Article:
Creating a winter vegetable garden that is also a summer vegetable garden is not particularly difficult. It requires solid, sensible planning to be a success, and from there a bit of common sense and regular maintenance, mixed in with a bit of effort, will work wonders.
There are also a few things you need to know to help you with your planning of a winter vegetable garden. Find out the first date when there’s likely to be frost. This is not an exact science, but some historical data, coupled with local knowledge, can go a long way here. You will also need to know the growing and maturing time of the vegetables you plan to grow. That gives you a time scale to work with. Your winter vegetable garden needs to have hardy plants that can survive the harsh conditions of winter.
Once your summer vegetables have been harvested, it becomes time to think about growing vegetables that will survive the bitter conditions of winter. There are a more limited range of vegetables to grow in winter as opposed to summer, but if you make the most of what you can do, you may be surprised at how good it can turn out.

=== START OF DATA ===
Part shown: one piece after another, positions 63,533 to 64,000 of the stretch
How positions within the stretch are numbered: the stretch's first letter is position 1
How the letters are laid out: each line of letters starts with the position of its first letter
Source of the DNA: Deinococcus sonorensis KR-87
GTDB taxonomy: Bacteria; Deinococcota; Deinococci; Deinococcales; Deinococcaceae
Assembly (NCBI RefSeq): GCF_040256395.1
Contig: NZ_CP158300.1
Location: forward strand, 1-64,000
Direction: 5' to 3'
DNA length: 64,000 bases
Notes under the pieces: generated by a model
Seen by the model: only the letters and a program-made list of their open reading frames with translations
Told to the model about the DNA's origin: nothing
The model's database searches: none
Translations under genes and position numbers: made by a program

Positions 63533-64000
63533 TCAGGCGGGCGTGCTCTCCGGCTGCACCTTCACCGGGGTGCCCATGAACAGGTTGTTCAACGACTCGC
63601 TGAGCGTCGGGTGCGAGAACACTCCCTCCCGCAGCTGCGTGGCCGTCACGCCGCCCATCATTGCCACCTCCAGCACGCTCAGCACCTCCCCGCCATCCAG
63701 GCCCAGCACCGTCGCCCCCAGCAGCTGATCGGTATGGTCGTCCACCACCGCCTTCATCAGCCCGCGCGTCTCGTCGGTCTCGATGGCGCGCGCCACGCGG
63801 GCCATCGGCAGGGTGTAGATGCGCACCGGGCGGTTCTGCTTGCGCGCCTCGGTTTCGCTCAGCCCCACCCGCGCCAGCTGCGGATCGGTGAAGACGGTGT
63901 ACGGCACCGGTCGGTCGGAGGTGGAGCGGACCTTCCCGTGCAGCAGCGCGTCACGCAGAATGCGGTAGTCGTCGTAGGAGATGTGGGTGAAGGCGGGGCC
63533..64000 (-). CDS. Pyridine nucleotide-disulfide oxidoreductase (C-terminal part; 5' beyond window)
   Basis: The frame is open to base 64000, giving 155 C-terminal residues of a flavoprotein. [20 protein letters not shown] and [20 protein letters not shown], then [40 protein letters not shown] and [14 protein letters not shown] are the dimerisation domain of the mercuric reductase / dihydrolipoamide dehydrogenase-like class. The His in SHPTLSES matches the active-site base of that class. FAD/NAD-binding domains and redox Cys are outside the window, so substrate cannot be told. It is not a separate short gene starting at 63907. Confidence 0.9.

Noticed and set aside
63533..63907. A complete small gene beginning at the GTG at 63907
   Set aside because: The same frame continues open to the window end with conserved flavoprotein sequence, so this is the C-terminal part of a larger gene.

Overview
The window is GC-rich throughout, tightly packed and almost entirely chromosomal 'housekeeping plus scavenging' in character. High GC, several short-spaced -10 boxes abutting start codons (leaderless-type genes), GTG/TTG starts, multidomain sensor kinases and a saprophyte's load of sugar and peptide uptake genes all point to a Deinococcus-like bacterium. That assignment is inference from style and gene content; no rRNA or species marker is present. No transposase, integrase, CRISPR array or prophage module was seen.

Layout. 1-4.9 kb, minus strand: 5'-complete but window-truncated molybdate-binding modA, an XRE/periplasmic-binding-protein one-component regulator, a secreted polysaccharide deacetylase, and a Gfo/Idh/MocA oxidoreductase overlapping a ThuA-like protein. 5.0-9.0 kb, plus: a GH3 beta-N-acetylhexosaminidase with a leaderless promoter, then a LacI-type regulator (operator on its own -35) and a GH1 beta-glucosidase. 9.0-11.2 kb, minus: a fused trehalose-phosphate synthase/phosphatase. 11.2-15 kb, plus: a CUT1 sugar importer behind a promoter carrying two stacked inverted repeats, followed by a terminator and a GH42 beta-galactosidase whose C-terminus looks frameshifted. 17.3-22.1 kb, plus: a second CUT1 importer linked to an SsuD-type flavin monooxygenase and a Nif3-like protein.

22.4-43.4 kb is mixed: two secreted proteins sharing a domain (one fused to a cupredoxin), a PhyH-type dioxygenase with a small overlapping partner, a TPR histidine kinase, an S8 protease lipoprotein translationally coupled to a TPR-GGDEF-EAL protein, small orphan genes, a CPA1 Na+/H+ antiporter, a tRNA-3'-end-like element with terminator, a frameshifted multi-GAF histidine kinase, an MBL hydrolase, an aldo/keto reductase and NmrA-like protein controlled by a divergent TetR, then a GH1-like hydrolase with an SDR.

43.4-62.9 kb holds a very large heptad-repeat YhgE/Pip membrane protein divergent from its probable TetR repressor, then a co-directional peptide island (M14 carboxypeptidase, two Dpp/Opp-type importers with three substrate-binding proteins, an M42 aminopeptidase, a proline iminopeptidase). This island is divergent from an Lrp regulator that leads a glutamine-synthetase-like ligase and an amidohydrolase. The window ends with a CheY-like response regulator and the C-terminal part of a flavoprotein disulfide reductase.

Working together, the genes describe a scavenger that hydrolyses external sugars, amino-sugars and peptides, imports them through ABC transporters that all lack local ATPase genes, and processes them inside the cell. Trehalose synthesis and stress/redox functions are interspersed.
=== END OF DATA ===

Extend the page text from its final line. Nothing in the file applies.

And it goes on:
Your winter vegetable garden needs to have a crop of vegetables that can survive low temperatures, perhaps as low as minus 10 degrees Celsius. Broccoli, kale, leeks and Brussels sprouts are the vegetables that will probably make up the bulk of your winter garden. These are good, solid, no-nonense kind of vegetables, packed with solid goodness, and they provide a wonderfully appetising and nourishing addition to any meal.
Planting your winter vegetable garden should begin in spring. If possible, use a separate nursery seed bed area that will not compete directly with your summer vegetable crop. When the summer vegetables have been harvested in June or July, the winter crop can be moved in the spaces left where they will mature fully.
Leeks are especially useful in a garden. The plants can be left in the ground and only removed when they are actually needed. In this way they are as fresh as possible when you eat them. You can protect your vegetables from the worst effects of frost by using a fleece covering, but remember that Brussels sprouts can actually taste better if they are subjected to at least one frost attack.
Creating a vegetable garden that can serve you in summer and in winter is not too difficult. It requires a certain degree of planning, and of course, the necessary work. However, it will mean that you can have fresh vegetable literally all year round. If you don’t already have a winter vegetable garden, isn’t it time you did?